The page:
Paul A. Dever

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Paul A. Dever
1939 photograph by Harris and Ewing
58th Governor of Massachusetts
In office
January 6, 1949 – January 8, 1953
Lieutenant Charles F. Sullivan
Preceded by Robert F. Bradford
Succeeded by Christian A. Herter
32nd Massachusetts Attorney General
In office
Preceded by Joseph E. Warner
Succeeded by Robert T. Bushnell
Member of the Massachusetts House of Representatives
In office
Personal details
Born Paul Andrew Dever
(1903-01-15)January 15, 1903
Boston, Massachusetts
Died April 11, 1958(1958-04-11) (aged 55)
Boston, Massachusetts
Political party Democratic

Paul Andrew Dever (January 15, 1903 – April 11, 1958) was a Democratic politician from Boston, Massachusetts. He served as the 58th Governor of Massachusetts.

Early life[edit]

He attended the Boston Latin School and worked as a shoe salesman and clerk to finance his legal education at Boston University. When he graduated with high honors in 1926, he also had high expectations. As Chicago's chief executive from 1923 to 1927, Dever's cousin from Woburn, Massachusetts, William E. Dever had gained national prominence as the "Mayor who cleaned up Chicago."

Paul Dever was elected to the Massachusetts House of Representatives in 1928, and served from 1929 to 1935. In 1934 he was elected Attorney General, the youngest in the history of Massachusetts at age 31. In 1940, he challenged popular incumbent Governor Leverett Saltonstall, losing by a narrow margin.

World War II[edit]

In 1942 Dever enlisted in the Navy for World War II. He was subsequently commissioned a Lieutenant Commander, and served in the North Atlantic, European and African Sectors until his discharge at the end of the war in 1945.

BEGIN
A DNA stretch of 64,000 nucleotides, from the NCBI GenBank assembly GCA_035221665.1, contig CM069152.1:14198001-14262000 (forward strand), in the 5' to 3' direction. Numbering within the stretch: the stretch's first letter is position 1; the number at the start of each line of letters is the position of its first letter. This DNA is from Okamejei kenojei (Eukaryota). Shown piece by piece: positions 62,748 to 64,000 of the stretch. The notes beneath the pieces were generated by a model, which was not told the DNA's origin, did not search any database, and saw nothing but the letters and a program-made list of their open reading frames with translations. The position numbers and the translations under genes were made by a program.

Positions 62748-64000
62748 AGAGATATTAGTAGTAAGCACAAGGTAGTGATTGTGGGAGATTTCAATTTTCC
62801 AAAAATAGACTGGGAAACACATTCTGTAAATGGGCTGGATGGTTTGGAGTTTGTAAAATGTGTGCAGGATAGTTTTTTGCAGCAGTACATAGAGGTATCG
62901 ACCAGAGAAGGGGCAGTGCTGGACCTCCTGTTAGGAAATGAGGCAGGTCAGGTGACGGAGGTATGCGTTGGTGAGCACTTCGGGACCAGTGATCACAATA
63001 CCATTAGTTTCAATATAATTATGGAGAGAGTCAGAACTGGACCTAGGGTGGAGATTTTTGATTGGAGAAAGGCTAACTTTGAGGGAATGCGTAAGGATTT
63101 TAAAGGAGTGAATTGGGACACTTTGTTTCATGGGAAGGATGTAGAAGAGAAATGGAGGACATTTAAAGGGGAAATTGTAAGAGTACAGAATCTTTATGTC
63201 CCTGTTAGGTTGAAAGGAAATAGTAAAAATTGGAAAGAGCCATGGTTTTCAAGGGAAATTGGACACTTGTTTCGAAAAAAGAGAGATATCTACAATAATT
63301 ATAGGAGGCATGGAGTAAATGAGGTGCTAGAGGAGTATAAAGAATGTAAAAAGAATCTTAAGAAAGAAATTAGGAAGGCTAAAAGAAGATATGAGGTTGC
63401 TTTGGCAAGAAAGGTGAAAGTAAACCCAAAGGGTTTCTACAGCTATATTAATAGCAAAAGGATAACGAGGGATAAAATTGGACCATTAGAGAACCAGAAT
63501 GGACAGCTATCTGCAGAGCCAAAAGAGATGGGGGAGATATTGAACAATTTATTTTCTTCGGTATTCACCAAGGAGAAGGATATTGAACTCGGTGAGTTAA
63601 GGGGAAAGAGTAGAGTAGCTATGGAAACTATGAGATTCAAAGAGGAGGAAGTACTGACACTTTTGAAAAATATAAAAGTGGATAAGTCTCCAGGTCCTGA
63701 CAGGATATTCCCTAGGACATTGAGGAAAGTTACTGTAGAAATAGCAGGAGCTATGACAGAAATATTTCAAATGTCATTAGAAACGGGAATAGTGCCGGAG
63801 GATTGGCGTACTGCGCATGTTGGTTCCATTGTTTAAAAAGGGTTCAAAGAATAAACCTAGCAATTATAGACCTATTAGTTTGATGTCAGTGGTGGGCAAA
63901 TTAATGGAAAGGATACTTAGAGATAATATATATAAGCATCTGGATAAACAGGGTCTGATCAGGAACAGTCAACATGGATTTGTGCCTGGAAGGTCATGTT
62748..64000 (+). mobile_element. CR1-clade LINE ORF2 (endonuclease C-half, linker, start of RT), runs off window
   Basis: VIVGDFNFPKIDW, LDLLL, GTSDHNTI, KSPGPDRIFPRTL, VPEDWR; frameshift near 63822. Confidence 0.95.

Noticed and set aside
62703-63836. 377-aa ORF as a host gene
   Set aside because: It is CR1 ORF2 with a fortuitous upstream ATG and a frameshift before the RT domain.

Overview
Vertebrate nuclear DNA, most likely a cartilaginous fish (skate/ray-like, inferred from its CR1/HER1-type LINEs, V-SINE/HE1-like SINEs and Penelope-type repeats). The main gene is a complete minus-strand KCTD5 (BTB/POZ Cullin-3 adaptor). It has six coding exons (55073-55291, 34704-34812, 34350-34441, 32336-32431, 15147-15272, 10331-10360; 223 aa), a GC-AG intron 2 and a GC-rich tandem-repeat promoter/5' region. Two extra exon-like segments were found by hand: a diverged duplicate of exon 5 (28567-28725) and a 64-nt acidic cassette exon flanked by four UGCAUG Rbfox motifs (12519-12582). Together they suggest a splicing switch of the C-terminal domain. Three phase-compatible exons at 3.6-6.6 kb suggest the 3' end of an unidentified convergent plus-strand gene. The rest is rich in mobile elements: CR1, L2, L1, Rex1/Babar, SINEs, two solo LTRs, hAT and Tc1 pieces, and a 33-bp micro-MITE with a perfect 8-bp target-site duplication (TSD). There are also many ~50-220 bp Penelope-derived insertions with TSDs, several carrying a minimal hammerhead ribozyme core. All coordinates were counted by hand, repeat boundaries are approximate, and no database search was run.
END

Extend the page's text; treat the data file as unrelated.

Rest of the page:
Return to politics[edit]

Dever lost the 1946 race for lieutenant governor, but two years later he defeated incumbent governor Robert F. Bradford by a substantial margin, and became the 58th Governor. Governor Dever increased state aid to schools and issued an executive order to extend higher education benefits to Korean War veterans. Among his chief concerns were civil defense and resisting domestic communism. He advocated increasing old age and workers compensation insurance.

Dever was re-elected in 1950, defeating the Republican candidate, former Lieutenant Governor Arthur W. Coolidge.

In 1952 Dever made an unsuccessful bid for the Democratic presidential nomination. Later that year the Dever administration came under fire when the Massachusetts Federation of Taxpayers Associations found that pensions for members and former members of the state legislature had been increased. One of those eligible was former Mayor and Governor James Curley, a convicted felon. Dever gave in to pressure groups, calling a special session of the legislature that repealed the bill. Although Dever had built a strong political machine in Massachusetts, he was narrowly defeated for re-election by Christian Herter in 1952.

Death and burial[edit]

After leaving office Dever returned to practicing law. He suffered from heart disease in his later years, and died in Cambridge on April 11, 1958. He was buried in St. Joseph's Cemetery in the West Roxbury section of Boston.


After his death, the Myles Standish State School for the Mentally Retarded was renamed the Paul A. Dever State School.


Political offices
Preceded by
Joseph E. Warner
Massachusetts Attorney General
Succeeded by
Robert T. Bushnell
Preceded by
Robert F. Bradford
Governor of Massachusetts
January 6, 1949 - January 8, 1953
Succeeded by
Christian Herter